Friday, November 10, 2006

Who said e-learning comes cheap?

Journalists and regular writers have the unusual habit of sounding what sounds sweet. For instance claims that e-learning is cheap has has rattled the pillars of learning for long. Everyone is gung ho on the "low cost" as they peruse through arbit reports and features on the subject. But that's just a common opinion -- the ground realities say that elearning is definately COSTLY.

Lets consider a scenario in India and calculate the cost factor.

First, the actual competent e-learning resources do not come cheap. This since learning is not about being able to write a script in flawless english and then prinking pictures here and there. True learning experts are people who have honed their skills after years of toil.

At the delivery end, any e-learning course has to run on a system such as an LMS that enables the administrators to track the learning progess. LMS prices are not cheap. Even an average LMS can be bought at nothing less than 40-50lakhs. Add to it the enhancements and maintenance involving a team of programmers.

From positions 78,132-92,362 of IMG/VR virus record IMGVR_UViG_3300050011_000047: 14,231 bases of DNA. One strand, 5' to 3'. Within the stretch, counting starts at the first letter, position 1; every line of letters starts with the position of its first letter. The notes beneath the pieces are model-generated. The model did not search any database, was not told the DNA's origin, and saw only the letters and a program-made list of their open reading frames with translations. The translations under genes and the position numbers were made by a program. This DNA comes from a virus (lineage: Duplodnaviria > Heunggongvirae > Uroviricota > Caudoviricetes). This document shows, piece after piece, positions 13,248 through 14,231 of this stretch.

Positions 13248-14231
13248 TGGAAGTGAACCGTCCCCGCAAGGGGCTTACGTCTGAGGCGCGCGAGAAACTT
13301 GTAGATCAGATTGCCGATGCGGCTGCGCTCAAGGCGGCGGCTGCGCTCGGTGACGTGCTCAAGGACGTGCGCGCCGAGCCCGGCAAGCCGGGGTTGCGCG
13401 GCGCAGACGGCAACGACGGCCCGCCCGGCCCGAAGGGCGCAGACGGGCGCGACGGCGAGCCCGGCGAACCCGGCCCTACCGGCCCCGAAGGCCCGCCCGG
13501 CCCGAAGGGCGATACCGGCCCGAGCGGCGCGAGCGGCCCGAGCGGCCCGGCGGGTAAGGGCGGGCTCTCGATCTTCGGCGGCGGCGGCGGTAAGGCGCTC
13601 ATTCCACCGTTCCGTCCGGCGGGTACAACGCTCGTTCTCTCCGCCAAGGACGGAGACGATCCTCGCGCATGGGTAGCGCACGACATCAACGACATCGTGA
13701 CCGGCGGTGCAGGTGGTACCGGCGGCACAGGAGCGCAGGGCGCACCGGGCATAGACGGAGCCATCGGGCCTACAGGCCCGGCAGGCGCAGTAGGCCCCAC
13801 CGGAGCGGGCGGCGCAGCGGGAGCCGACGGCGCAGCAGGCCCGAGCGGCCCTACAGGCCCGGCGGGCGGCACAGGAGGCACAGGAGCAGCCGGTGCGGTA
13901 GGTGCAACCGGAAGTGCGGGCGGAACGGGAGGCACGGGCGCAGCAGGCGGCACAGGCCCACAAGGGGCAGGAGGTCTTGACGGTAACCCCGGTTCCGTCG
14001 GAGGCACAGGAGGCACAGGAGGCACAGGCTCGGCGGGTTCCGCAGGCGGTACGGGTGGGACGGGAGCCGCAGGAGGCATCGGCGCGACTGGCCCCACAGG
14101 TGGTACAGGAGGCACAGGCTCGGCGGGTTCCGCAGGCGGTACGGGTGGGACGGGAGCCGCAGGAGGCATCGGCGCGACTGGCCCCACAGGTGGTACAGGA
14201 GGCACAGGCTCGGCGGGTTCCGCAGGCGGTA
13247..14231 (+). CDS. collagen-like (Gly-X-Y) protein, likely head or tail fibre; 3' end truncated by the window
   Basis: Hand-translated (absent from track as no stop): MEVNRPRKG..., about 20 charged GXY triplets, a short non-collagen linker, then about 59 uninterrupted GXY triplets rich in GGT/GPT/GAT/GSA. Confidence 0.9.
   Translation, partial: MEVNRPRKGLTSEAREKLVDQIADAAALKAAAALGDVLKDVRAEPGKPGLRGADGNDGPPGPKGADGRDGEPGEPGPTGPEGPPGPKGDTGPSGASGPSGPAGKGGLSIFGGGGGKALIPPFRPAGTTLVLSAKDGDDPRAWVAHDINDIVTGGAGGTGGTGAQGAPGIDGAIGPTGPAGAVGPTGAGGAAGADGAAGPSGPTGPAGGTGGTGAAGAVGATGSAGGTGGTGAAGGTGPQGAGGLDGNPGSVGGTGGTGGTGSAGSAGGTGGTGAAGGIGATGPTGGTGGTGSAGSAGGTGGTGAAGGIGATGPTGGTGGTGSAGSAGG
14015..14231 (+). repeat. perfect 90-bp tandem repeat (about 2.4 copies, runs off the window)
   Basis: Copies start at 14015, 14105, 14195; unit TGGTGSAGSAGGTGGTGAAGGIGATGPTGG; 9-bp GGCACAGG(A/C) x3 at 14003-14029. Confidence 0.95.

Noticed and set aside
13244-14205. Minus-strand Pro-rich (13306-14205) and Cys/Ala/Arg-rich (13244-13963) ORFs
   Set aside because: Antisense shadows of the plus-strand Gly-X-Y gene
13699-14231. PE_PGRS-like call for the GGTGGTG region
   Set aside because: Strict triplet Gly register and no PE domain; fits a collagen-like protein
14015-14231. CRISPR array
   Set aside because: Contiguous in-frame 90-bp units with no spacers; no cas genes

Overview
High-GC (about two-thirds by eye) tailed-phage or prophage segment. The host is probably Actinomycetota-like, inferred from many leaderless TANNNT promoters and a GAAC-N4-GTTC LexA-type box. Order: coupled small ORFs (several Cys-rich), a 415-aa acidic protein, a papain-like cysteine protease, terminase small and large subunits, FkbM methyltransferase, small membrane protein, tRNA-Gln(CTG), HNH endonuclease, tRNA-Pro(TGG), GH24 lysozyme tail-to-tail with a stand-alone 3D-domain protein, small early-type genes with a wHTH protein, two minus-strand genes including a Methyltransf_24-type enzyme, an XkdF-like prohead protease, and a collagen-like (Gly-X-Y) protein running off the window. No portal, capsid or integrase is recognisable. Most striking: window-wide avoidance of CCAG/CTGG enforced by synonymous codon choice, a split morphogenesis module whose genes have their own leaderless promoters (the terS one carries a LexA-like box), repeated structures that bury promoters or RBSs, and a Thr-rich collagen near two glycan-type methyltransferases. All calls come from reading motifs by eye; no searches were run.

Finally when the e-learning course is deployed that's not the end. Its just the beginning. Apart from a few subjects such as softskills, most courses would require updations and enhancements. This too requires a cost.

For the ones bugging the naive with all that "cost talk", I suggest that they look at elearning holistically -- the dynamism, the expertise required, the delivery mechanism, the constant maintenance and updations required and so on. Its not a magic pill that will erode all learning problems once and for all.


Praveen Saikia said...

I think this notion about e-learning being cheap cropped up because of some people who do not know wee bit about the industry. You are right...I agree.

Plex Dan said...

a deeper understanding I agree will bring in more maturity and journalist will abstain from making such superficial comments.

James Kariuki said...

In the absence of a costing model for eLearning, and with the ever-increasing need to focus on the commercialisation of education, the ROI models, and the general lack in investigation of what running a simple course online entails, the writers and journalist will make such mistakes to please the management or their audience. The reality however dawns when one takes the first steps towards eLearning. It is time we had a costing model for eLearning that can be used to advice on any eLearning initiative - or at least approximate the price.